Asteroids are made of different kinds and metals, mostly nickel and iron, and of rocks. Some studies believed that they were leftovers from the solar system about 4.6 billion years ago. They were also called “minor planets,” but they are smaller than the planets in the solar system, even smaller than the moons.
The asteroids have various characteristics such as 150 of them being known to have small “moons” orbiting them, and some have two. And there are also binary asteroids where two rocky bodies of roughly equal size orbit each other.
Like rocks, there are varying sizes of asteroids. It can be as big as Ceres or (about 940 kilometers across) just 6-foot-wide space rock 2015 TC25 (2 meters), the smallest kind of asteroid ever studied which passed by close to the Earth in October 2015. However, according to Vishnu Reddy of the University of Arizona’s Lunar and Planetary Laboratory, there is a slim chance of it hitting the planet. But is the world lucky enough and saved from the asteroids?
Pieces of geological evidence show that an asteroid roughly 10 km across hit the Earth about 65 million years ago, leaving a crater 1bout 180 km. It was also believed to have caused the extinction of the dinosaurs and three-fourths of other species that existed at that time.
Many asteroids of this type are now known; their orbits pass through the inner solar system and cross Earth’s orbit. Some of them hit the Earth and had left huge impacts.
Here are the ten biggest known hits
1. Vredefort Crater
Is was also known as the Vredefort Dome, a crater in Free State, South Africa, from an asteroid hit about 2 billion years ago. It has an estimated radius of 118 miles (190 kilometers), making it the world’s most massive known impact structure and was declared a UNESCO World Heritage Site in 2005.
2. Sudbury Basin
The Sudbury Basin in Ontario, Canada, is considered one of the largest and oldest known impact structures on Earth, which happened approximately 1.8 billion years ago. It has an estimated diameter of 81 miles (130 kilometers).
3. Acraman Crater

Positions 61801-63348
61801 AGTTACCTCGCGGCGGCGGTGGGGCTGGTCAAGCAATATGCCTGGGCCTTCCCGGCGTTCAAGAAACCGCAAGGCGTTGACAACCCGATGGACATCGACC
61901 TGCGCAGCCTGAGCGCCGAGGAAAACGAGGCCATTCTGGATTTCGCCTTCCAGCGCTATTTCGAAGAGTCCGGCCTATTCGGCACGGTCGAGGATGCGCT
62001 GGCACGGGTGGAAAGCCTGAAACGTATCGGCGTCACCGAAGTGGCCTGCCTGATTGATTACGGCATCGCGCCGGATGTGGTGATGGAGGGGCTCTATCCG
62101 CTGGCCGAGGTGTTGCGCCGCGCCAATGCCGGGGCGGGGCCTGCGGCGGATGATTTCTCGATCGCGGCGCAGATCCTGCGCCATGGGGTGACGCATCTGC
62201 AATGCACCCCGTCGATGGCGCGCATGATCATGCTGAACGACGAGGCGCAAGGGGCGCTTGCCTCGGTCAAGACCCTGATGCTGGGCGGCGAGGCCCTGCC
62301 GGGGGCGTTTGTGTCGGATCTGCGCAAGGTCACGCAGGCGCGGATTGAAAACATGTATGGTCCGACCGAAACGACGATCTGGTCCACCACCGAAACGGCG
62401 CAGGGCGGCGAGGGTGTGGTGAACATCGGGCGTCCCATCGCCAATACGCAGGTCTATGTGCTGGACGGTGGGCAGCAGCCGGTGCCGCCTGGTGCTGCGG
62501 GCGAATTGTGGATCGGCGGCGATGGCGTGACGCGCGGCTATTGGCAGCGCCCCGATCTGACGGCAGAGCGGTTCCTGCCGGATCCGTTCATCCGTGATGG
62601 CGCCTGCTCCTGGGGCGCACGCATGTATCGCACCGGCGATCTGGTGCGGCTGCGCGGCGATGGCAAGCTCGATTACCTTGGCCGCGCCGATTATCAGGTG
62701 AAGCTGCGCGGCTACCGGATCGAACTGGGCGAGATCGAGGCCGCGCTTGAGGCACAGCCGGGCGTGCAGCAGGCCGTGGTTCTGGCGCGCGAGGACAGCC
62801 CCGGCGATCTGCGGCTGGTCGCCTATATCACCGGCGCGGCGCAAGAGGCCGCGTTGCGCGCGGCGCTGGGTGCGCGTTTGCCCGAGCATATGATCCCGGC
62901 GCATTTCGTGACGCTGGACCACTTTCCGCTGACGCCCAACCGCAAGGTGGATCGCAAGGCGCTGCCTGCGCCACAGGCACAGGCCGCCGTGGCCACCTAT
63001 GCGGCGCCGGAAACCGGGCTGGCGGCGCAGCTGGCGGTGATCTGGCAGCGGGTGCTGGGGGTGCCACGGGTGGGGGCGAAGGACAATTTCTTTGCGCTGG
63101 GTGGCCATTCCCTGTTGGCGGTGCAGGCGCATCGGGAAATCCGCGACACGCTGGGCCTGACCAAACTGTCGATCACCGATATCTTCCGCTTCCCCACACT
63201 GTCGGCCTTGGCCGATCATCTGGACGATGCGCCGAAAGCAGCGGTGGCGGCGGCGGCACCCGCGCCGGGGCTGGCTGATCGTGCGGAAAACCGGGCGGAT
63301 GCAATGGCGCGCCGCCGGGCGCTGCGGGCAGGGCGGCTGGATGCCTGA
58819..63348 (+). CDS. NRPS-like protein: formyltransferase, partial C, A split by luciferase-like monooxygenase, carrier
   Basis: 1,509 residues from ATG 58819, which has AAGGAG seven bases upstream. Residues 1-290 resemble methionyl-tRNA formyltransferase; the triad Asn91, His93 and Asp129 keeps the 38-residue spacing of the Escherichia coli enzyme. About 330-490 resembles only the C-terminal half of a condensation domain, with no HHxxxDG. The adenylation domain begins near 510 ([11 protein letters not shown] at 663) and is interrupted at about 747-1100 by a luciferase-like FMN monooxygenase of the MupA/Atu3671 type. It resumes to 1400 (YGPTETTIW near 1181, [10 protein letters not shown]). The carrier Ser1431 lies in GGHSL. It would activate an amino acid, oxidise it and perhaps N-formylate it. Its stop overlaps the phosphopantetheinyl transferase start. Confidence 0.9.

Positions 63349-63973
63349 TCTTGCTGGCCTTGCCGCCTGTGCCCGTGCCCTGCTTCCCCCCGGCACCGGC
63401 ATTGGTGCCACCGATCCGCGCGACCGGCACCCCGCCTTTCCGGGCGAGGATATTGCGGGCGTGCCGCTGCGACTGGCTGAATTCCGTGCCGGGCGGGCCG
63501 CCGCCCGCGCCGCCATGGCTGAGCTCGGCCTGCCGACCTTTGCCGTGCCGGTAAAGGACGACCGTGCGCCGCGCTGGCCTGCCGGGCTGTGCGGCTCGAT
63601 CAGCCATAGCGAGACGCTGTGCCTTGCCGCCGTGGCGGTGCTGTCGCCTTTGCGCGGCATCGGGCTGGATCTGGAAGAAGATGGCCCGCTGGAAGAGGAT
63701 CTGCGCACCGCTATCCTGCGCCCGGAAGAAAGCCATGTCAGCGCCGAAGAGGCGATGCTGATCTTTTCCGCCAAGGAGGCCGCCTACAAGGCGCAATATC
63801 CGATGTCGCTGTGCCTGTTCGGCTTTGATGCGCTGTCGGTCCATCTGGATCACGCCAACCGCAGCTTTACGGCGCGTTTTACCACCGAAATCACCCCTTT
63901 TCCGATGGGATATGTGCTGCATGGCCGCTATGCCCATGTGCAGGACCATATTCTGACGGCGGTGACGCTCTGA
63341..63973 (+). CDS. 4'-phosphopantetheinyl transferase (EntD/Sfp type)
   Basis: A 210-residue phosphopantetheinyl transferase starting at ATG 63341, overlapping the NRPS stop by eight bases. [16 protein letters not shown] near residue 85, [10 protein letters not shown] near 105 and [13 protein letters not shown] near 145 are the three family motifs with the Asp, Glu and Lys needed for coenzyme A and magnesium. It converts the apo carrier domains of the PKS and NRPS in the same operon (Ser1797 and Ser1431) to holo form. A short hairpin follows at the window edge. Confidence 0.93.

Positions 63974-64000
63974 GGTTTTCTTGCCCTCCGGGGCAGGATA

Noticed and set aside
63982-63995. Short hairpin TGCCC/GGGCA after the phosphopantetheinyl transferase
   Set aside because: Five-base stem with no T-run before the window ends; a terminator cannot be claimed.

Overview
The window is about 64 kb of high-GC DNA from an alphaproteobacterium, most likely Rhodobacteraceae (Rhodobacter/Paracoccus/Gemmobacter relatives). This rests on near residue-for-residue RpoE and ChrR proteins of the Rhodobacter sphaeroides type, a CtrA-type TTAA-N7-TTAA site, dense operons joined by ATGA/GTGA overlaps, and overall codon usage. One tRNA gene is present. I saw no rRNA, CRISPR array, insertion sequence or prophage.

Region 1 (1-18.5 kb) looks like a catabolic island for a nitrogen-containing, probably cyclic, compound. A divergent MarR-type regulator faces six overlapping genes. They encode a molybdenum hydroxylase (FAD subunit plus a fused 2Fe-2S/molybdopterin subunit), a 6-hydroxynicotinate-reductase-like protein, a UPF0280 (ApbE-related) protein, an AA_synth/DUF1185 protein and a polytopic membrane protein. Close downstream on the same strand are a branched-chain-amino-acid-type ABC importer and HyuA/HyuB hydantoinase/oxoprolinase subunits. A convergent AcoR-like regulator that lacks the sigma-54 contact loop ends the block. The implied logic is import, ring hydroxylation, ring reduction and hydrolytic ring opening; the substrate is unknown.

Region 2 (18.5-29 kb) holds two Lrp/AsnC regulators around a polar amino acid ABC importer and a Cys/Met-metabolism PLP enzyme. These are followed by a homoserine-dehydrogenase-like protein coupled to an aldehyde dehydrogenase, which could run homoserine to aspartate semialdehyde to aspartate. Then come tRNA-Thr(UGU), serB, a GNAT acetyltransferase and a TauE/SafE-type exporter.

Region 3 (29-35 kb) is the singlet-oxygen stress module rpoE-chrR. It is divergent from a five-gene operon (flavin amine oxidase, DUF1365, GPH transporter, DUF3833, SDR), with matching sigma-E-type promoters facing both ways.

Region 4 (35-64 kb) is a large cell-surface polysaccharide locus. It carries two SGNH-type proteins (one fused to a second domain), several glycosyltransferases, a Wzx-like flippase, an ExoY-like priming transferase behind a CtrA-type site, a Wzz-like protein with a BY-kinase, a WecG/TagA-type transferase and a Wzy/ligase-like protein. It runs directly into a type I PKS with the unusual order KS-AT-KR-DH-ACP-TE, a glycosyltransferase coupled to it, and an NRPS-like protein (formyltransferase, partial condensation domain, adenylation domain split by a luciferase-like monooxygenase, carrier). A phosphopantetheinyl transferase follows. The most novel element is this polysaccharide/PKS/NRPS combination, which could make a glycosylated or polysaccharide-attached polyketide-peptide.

The once Acraman Crater is now the Lake Acraman in South Australia, Australia. The impact structure has an estimated diameter of 56 miles (90 kilometers), which took place about 580 million years ago.
4. Woodleigh Crater
This crater is in Western Australia, Australia, and estimated to have taken place 364 million years back. Its crater is not exposed at the surface, causing discrepancies in its actual size. The reports on its diameter vary from 25 to 75 miles (40 to 120 kilometers).
5. Manicouagan Crater
The impact had happened about 215 million years ago in Quebec, Canada. It is now known as Lake Manicouagan, which is one of the best-preserved craters on Earth. It has an estimated diameter of 62 miles or equal to 100 kilometers.
6. Morokweng Crater
It is located near the Kalahari Desert in South Africa. Although 145 million years had passed after it happened, its crater contained the fossilized remains of the meteorite that created it
7. Kara Crater
The crater is found in Nenetsia, Russia, and believed to have happened 70.3 million years ago. The Kara crater is non exposed impact structure, which some have claimed consists of two adjacent craters: The Kara and the Ust-Kara.
8. Chicxulub Crater
Many scientists believed that the meteorite that caused this crater caused or contributed to the extinction of the dinosaurs, which happened 65 million years ago.
The crater is located on the Yucatán Peninsula in Mexico has a diameter range from 106 to a whopping 186 miles (170 to 300 kilometers), which, if proved right, could mean it’s the biggest.
9. Popigai Crater
The asteroid impact date was approximately 35.7 million years ago at Siberia, Russia.
Would you wish to see this site if you know that Russian scientists claim it contains trillions of diamonds? Yes, and it was considered the largest diamond deposits in the world with diamonds been referred to as “impact diamonds.”
10. Chesapeake Bay Crater
The crater located approximately 125 miles (201 kilometers) from Washington, D.C was discovered in the early 1980s but estimated to have taken place 35 million years ago at Virginia, United States. Some estimates suggest this crater is 53 miles (85 kilometers) wide.
Asteroids help astronomers trace solar system evolution. These space bodies are crucial in searching for information about the history of the planets and the sun and making humans prepare if they deliver the elements of life or death to Earth.